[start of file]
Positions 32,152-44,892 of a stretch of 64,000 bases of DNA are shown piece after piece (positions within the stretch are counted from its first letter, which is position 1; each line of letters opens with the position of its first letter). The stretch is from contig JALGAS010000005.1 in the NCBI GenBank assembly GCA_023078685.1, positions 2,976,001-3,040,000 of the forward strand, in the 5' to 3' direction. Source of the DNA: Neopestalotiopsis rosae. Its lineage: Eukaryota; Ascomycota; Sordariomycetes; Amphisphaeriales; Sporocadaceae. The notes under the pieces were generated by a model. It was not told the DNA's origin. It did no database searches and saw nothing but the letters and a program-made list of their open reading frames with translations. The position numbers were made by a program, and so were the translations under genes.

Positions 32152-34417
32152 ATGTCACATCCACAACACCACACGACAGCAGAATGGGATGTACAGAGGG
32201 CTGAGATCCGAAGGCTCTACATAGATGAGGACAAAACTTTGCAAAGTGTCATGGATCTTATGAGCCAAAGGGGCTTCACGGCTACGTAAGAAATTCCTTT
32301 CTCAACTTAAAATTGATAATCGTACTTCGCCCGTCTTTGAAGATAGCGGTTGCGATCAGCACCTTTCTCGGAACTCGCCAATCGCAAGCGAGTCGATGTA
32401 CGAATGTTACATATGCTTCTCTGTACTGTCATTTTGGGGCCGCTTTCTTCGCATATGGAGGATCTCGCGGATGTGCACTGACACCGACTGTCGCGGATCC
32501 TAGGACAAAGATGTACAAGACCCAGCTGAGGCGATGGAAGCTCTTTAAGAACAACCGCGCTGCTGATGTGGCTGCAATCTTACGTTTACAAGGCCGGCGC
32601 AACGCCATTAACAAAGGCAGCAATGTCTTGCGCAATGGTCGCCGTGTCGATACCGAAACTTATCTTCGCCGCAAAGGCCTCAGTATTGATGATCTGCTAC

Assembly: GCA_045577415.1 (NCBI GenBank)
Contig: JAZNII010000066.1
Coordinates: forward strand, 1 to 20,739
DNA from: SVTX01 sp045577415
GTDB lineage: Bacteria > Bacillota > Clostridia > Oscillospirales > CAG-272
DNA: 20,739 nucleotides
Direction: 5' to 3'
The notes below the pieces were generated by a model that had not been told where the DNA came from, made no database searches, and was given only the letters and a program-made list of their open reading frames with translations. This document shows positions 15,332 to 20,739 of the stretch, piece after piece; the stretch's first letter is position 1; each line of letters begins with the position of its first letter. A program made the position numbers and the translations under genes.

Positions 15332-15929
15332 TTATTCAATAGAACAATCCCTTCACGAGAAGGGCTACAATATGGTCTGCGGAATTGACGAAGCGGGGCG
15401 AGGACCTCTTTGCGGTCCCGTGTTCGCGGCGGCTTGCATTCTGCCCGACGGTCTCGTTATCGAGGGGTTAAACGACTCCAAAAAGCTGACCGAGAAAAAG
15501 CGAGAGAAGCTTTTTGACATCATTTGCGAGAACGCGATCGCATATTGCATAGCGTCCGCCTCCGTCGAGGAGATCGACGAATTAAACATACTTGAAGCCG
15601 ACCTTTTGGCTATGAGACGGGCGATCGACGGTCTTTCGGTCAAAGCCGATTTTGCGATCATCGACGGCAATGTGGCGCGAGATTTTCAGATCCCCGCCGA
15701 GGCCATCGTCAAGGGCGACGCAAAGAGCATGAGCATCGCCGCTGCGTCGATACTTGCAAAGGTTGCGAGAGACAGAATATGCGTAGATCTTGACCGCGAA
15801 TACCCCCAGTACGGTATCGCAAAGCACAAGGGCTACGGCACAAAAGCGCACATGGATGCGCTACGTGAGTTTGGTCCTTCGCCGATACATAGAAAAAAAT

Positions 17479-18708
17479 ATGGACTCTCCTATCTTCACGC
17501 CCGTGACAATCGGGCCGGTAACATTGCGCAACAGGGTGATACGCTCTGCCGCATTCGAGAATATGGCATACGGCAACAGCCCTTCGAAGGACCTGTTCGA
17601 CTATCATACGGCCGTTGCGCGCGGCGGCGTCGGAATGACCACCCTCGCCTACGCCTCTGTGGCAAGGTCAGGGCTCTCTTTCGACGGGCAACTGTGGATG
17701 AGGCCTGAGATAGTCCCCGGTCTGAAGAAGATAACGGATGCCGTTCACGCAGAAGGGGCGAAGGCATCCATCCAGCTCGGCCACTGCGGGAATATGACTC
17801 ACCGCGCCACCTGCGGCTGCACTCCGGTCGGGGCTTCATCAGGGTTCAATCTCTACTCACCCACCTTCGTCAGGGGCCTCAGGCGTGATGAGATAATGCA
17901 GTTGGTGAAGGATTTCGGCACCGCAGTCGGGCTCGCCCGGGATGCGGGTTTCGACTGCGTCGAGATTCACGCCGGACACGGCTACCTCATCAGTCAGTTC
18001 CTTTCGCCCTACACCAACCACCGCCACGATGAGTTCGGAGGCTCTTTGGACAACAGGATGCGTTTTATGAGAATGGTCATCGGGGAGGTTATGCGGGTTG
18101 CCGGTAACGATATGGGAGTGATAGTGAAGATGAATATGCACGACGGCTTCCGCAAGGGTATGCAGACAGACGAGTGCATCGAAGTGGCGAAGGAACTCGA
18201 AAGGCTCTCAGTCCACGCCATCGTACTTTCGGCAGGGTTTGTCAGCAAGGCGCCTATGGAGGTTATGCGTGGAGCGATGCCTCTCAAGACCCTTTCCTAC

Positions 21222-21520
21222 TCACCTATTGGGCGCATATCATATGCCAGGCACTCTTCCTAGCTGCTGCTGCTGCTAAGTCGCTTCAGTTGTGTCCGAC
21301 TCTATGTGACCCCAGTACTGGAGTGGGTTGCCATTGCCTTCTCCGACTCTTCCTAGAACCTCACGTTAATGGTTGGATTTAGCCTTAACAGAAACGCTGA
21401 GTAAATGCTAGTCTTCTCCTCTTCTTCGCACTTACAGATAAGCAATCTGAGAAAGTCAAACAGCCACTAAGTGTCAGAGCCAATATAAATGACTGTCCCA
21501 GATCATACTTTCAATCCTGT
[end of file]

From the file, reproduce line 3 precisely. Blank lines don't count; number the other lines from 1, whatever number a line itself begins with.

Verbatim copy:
32152 ATGTCACATCCACAACACCACACGACAGCAGAATGGGATGTACAGAGGG